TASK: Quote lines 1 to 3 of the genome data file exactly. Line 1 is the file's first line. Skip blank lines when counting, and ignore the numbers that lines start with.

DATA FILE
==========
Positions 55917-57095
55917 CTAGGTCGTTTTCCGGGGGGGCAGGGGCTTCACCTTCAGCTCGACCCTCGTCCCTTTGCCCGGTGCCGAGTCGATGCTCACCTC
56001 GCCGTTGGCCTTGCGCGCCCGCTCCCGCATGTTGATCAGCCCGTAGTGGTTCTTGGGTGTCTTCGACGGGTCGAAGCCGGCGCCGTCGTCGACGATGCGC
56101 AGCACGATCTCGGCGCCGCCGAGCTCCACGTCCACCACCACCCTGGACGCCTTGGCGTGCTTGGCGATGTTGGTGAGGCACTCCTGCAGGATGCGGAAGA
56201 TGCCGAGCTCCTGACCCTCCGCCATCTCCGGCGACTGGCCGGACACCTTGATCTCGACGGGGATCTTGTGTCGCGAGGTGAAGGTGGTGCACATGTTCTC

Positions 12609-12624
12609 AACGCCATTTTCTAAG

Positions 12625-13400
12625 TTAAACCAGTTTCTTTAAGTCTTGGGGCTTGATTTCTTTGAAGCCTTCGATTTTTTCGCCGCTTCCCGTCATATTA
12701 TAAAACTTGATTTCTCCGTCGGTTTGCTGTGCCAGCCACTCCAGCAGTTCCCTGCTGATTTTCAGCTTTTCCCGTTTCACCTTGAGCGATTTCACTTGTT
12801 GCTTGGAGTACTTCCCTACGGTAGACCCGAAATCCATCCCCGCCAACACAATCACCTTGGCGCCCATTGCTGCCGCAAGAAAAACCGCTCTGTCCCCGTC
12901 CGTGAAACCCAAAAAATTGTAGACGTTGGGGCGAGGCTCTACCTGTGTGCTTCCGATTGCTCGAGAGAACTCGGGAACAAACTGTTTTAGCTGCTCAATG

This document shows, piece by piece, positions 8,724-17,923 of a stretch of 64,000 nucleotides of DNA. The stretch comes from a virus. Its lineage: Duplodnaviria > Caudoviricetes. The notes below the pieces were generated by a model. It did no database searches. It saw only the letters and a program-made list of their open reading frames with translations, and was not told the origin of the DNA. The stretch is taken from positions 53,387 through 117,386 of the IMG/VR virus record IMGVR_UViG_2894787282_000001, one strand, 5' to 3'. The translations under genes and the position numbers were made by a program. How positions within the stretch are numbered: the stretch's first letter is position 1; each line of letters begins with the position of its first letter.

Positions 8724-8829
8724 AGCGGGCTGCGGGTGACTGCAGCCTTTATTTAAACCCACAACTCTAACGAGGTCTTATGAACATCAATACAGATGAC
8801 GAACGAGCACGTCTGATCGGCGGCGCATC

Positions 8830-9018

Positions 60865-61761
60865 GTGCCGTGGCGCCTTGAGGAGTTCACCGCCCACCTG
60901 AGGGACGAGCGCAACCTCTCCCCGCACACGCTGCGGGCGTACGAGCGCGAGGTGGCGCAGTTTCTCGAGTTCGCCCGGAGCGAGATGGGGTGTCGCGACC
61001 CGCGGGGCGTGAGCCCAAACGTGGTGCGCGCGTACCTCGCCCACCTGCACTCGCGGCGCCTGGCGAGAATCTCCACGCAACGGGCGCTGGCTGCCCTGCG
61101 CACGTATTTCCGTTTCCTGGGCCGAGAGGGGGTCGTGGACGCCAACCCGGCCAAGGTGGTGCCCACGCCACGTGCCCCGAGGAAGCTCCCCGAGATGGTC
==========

Positions 55917-57095
55917 CTAGGTCGTTTTCCGGGGGGGCAGGGGCTTCACCTTCAGCTCGACCCTCGTCCCTTTGCCCGGTGCCGAGTCGATGCTCACCTC
56001 GCCGTTGGCCTTGCGCGCCCGCTCCCGCATGTTGATCAGCCCGTAGTGGTTCTTGGGTGTCTTCGACGGGTCGAAGCCGGCGCCGTCGTCGACGATGCGC